Published on

Published in: Technology, Business
  • Be the first to comment

  • Be the first to like this

No Downloads
Total views
On SlideShare
From Embeds
Number of Embeds
Embeds 0
No embeds

No notes for slide


  1. 1. 55-11134 Hobson of petroleum geology Kansas city Books public library will be issued only on presentation of library card. Please report lost cards and change of residence promptly. Card holders are responsible for all books, records, films, pictures or other library materials checked out on their cards.
  2. 2. 3 1148 00459 1467 WAI MOV f5rr 1 8 197?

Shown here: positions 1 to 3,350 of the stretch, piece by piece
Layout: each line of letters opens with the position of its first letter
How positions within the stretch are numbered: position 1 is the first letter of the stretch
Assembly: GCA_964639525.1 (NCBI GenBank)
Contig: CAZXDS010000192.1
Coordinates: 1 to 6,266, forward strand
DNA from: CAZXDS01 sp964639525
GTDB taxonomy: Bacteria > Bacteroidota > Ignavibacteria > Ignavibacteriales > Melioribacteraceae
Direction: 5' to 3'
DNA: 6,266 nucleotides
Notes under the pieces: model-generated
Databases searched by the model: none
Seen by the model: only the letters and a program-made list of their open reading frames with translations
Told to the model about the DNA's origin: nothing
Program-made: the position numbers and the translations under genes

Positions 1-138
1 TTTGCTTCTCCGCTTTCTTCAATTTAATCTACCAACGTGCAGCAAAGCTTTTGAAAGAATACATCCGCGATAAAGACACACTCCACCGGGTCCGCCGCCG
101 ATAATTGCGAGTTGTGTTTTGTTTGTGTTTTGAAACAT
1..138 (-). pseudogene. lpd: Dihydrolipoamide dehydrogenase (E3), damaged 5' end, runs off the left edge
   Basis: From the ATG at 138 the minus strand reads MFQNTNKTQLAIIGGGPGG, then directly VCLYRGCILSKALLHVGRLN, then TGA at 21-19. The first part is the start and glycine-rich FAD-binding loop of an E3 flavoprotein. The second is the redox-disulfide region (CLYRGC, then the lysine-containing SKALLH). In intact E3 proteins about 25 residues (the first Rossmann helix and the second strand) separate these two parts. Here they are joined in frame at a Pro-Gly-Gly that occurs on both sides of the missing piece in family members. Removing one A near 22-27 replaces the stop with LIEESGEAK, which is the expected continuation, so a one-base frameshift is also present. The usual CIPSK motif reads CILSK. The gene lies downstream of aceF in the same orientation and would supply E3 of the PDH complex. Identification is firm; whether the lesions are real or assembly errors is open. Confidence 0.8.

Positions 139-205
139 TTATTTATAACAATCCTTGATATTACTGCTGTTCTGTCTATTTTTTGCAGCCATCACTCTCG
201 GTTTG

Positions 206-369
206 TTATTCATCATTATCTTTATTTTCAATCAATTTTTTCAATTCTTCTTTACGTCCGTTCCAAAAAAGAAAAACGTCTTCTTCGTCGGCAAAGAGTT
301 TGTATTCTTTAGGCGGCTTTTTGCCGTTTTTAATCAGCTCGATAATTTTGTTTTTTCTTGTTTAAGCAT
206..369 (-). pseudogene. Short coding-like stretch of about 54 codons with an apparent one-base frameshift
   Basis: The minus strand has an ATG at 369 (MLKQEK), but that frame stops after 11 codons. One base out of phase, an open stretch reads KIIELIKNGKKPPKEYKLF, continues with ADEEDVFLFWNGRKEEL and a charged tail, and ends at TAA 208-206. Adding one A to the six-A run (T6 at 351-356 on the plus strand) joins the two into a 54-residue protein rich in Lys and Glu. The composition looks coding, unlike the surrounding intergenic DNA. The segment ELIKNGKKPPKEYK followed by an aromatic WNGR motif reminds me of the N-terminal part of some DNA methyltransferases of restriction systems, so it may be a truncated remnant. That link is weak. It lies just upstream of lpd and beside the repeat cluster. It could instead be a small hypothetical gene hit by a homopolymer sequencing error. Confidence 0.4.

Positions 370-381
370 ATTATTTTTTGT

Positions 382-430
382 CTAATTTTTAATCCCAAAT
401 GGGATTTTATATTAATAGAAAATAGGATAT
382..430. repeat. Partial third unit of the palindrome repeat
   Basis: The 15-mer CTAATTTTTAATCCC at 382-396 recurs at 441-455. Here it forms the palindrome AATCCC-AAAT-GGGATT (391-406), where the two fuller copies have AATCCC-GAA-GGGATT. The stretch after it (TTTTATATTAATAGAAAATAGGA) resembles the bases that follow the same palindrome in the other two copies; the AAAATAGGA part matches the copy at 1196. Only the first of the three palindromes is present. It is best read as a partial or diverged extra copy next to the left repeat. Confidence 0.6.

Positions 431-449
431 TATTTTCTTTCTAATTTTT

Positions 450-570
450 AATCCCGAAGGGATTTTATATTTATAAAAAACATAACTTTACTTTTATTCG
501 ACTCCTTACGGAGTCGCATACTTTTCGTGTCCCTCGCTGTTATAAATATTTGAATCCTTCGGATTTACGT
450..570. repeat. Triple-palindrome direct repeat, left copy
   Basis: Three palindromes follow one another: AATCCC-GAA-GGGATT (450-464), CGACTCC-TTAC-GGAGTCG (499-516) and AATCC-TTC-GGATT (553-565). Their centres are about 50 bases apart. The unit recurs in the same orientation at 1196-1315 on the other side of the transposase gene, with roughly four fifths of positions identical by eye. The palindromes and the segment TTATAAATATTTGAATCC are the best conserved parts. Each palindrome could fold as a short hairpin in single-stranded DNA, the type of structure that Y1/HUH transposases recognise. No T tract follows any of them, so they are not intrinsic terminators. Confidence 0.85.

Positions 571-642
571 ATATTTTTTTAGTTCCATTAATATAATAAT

6. 6. FOREWORD THE growth of modern the oil industry The is one of the outstanding features of story behind it is a fascinating study of the of perfect co-operation between science and engigradual development neering. Yet it was some time before this was achieved; indeed it is civilization. interesting to note that until the advent of the present century was made of geology in oilfield exploration. During little use same period, and truly laid this however, the foundations of the science were being well principles of petroleum geology were and many of the outstanding enunciated. The present century ushered in a greatly increased demand for oil. Drilling had to go deeper, and new areas of exploration and develop- ment were opened up. The old haphazard methods of searching for oil were gradually abandoned, and in their place science came to play a pre- ponderant part in the guidance of drilling. The petroleum geologist became the spearhead of exploration, first of all with relatively simple tools, ally but later on with instruments of increasing accuracy and eventu- with the aid of geophysics. During this period of preoccupation with the main problem of init is curious to note that there was a tendency to creasing oil supplies, The concentraon developing new tools of exploration. Howlargely this position has been redressed more recently by the very fact that neglect for the time being the study of basic principles. tion of effort ever, was the great enrichment of the literature due to a wider knowledge of the world's oil pools has automatically led to a revival of interest in the funda- mentals of the science. Petroleum geology has become less and less a mere study of structure, and more and more a study of the stratigraphic history of an area, on the principle that the* life-history of the oilfields is interwoven with the history of the rocks. The very complexity of the problems, and the fact that the answers lie not in one science alone, but often in a combined study of several been somewhat of a hindrance to progress, and has resulted sciences, has on the various problems. On some such as the study of the movement of fluids through the sedisubjects, ments, and the principles governing the accumulation of gas and oil, a in an uneven state of knowledge considerable measure of agreement has been reached, but other problems, such as the actual origin of the oil itself, are still highly debatable. There is therefore room for a new volume which attempts to clear the ground